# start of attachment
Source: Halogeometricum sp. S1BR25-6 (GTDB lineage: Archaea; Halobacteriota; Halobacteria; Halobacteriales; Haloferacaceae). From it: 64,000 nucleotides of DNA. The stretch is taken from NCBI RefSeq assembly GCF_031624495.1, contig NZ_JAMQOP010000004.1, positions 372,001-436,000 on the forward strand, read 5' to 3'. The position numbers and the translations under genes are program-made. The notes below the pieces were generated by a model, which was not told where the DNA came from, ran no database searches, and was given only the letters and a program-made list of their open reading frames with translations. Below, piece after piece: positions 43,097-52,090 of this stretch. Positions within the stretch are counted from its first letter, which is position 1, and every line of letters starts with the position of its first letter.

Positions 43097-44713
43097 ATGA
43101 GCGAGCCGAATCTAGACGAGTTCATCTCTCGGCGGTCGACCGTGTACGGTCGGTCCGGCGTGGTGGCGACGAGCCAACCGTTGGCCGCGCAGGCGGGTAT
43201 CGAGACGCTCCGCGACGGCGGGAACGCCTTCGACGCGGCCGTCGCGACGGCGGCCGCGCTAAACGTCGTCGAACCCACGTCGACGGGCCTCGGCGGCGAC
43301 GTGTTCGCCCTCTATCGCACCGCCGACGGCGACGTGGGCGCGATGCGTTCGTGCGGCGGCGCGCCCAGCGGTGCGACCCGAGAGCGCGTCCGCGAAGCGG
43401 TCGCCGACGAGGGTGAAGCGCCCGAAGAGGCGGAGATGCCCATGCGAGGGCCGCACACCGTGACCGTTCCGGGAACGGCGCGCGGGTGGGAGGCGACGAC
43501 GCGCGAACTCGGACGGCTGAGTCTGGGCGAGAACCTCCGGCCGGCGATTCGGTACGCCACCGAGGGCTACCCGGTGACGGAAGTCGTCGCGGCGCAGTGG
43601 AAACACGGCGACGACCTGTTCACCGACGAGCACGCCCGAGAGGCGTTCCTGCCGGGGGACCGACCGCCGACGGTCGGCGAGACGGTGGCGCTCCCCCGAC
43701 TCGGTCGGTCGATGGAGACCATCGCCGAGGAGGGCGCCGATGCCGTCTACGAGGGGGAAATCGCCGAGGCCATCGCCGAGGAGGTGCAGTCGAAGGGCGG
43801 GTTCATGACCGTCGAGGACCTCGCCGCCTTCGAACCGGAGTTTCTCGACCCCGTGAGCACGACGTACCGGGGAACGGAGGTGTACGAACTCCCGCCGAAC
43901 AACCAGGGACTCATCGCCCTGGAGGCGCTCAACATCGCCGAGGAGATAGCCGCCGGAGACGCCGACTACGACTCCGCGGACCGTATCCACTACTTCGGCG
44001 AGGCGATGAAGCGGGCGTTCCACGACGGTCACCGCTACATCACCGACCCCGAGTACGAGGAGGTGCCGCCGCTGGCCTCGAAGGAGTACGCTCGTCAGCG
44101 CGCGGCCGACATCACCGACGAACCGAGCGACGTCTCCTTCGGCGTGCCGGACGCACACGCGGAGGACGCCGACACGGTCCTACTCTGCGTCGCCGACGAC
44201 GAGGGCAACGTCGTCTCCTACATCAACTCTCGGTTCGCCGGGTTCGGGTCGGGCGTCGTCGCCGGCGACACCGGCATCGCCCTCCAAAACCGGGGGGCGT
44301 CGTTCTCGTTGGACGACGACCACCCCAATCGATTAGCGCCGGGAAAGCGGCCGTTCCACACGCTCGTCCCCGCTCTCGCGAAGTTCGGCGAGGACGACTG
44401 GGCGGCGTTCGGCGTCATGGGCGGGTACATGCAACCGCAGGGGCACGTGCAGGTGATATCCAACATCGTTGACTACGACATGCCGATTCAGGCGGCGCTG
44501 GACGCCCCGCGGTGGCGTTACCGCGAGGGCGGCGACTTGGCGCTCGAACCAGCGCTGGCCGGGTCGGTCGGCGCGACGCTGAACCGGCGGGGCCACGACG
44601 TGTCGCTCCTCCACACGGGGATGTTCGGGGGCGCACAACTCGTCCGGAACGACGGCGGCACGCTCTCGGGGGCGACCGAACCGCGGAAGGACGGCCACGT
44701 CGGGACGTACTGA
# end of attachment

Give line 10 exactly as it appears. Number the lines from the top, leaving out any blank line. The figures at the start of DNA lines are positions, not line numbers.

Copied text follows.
43701 TCGGTCGGTCGATGGAGACCATCGCCGAGGAGGGCGCCGATGCCGTCTACGAGGGGGAAATCGCCGAGGCCATCGCCGAGGAGGTGCAGTCGAAGGGCGG